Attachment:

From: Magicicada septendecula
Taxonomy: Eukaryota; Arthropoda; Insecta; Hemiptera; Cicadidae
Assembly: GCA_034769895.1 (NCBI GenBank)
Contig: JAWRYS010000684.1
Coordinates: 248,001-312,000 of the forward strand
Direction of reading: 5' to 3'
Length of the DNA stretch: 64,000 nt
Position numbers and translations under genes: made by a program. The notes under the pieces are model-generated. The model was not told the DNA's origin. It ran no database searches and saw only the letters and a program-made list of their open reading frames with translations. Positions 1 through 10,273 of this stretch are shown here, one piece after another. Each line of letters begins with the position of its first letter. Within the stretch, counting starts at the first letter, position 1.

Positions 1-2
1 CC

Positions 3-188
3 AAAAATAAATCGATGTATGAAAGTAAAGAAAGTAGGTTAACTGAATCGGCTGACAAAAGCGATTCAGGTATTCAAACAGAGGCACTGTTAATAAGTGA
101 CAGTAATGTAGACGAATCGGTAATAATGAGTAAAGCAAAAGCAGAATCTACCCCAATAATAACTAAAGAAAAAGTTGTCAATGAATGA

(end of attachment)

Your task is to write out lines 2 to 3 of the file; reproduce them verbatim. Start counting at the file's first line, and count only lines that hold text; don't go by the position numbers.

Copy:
Taxonomy: Eukaryota; Arthropoda; Insecta; Hemiptera; Cicadidae
Assembly: GCA_034769895.1 (NCBI GenBank)